The next major changes to MD 166 came in the early 1970s with the construction of I-95 and Metropolitan Boulevard, the latter of which went under construction in 1969.[14] When I-95 was completed through Arbutus in 1971, South Rolling Road was split.[15][16] Metropolitan Boulevard opened from the US 1 ramps northwest through the I-95 interchange to an intersection with Sulphur Spring Road just south of the modern Selford Road overpass in August 1974.[15][17] South Rolling Road was truncated in St. Denis by the construction of the US 1 ramps.[17] The freeway was extended to its present terminus at Rolling Road and the ramps to UMBC Boulevard were constructed in 1975.[18][19] Metropolitan Boulevard south of the I-95 interchange was marked as a second segment of MD 46—disjoint from the section between MD 295 and Baltimore/Washington International Airport—from when it opened. North of I-95, the freeway was marked as a relocation of MD 166.[20] MD 166 was extended to US 1 and replaced that segment of MD 46 by 1981.[13] MD 166 was truncated to its present southern terminus when I-195 was completed in June 1990.[15][21]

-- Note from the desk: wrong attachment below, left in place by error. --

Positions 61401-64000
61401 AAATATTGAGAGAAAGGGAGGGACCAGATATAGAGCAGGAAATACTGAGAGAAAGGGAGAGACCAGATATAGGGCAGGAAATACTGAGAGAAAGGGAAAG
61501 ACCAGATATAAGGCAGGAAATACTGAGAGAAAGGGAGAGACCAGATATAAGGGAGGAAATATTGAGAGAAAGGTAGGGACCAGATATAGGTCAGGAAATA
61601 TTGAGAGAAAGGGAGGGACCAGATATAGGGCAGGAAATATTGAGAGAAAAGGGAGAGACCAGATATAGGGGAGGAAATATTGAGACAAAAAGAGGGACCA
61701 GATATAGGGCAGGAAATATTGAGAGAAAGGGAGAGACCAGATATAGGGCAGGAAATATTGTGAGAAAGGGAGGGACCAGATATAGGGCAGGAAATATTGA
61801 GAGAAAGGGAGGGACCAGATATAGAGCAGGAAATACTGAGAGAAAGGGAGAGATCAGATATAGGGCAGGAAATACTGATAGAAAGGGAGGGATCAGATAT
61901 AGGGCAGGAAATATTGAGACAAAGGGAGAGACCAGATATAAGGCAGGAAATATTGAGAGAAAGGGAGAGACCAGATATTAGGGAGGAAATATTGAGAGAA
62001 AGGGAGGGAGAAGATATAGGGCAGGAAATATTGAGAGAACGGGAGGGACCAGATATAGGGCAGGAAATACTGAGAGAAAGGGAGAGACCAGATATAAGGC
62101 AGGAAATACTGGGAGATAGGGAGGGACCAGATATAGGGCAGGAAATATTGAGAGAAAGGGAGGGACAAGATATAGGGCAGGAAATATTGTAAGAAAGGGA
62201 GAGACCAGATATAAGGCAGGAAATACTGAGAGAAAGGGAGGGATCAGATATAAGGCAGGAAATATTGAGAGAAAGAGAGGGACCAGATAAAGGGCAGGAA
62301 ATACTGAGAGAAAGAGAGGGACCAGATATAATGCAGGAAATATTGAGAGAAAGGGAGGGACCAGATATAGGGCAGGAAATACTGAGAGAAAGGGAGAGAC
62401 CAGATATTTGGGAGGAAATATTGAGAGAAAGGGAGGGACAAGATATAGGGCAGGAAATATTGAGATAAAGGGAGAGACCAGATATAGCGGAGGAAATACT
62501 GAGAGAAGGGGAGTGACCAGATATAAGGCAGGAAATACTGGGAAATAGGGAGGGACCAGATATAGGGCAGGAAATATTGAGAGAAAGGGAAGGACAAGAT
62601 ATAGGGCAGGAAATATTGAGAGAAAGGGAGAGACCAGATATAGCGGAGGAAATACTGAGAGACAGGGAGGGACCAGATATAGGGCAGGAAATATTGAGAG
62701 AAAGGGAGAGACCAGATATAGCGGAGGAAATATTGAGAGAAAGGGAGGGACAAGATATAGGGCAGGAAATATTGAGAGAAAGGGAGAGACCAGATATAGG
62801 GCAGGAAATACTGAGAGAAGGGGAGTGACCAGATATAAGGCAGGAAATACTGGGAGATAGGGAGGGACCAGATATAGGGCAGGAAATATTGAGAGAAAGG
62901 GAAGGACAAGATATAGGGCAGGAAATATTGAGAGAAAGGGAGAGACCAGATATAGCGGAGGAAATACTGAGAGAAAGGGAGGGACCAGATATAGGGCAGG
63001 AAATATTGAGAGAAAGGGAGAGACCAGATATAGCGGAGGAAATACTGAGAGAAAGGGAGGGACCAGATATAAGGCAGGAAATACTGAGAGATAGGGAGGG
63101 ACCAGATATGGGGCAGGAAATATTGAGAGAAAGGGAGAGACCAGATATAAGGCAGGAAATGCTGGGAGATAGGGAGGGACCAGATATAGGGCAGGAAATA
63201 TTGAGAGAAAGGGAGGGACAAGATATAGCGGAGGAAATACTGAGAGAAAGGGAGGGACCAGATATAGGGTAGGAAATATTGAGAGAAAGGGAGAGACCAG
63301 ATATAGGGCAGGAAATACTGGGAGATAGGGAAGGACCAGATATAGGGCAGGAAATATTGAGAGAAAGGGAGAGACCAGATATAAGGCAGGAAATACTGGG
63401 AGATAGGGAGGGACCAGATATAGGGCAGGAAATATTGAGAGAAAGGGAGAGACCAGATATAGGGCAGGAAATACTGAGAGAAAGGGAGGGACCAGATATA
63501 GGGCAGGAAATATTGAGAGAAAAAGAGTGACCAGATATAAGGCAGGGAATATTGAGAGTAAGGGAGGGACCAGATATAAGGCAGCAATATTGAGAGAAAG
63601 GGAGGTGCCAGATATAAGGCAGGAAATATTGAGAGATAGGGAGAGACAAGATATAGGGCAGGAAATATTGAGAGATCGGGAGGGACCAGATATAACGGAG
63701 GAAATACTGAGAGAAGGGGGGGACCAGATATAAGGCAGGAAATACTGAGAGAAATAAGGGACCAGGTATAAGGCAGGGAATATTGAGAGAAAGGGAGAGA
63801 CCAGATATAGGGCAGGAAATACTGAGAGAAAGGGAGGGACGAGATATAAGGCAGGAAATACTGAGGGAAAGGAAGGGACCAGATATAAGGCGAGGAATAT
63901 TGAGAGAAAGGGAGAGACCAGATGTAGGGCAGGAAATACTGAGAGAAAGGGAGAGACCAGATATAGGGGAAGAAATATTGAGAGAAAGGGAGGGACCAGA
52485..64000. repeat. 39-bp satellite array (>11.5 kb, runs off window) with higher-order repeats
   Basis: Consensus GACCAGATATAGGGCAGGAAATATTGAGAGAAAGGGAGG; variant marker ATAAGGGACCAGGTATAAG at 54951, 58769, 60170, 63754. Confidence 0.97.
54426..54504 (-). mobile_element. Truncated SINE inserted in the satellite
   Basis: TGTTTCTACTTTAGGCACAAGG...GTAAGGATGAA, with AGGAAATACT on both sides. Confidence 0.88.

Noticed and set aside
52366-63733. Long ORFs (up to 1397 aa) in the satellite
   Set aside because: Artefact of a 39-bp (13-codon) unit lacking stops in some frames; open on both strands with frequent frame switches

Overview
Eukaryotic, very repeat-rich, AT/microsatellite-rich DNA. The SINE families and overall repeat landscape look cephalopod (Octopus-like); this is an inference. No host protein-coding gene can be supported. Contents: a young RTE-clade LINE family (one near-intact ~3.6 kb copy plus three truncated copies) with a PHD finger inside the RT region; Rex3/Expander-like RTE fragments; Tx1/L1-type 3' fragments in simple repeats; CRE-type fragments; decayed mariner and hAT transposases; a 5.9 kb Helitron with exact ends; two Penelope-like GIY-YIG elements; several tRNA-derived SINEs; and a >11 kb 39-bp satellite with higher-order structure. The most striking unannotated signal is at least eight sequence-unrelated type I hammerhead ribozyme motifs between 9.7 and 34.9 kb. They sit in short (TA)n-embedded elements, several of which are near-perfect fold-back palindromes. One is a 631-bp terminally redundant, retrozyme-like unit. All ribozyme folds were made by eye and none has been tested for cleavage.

Junction list[edit]

The entire route is in Baltimore County.

Location Mile[1] km Destinations Notes
Arbutus 0.00 0.00 I‑195 east (Metropolitan Boulevard) to I‑95 – BWI Airport, Baltimore, Washington Southern terminus; freeway continues south as I-195
Catonsville 0.22 0.35 UMBC Boulevard north – UMBC Campus Northbound exit, southbound entrance
0.72 1.16 South Rolling Road south Northern end of freeway
0.95 1.53 MD 372 east (Wilkens Avenue)
2.71 4.36 MD 144 (Frederick Road) – Ellicott City, Baltimore Northern terminus
1.000 mi = 1.609 km; 1.000 km = 0.621 mi

See also[edit]

References[edit]

  1. ^ a b c Highway Information Services Division (December 31, 2013). Highway Location Reference. Maryland State Highway Administration. Retrieved 2012-09-27.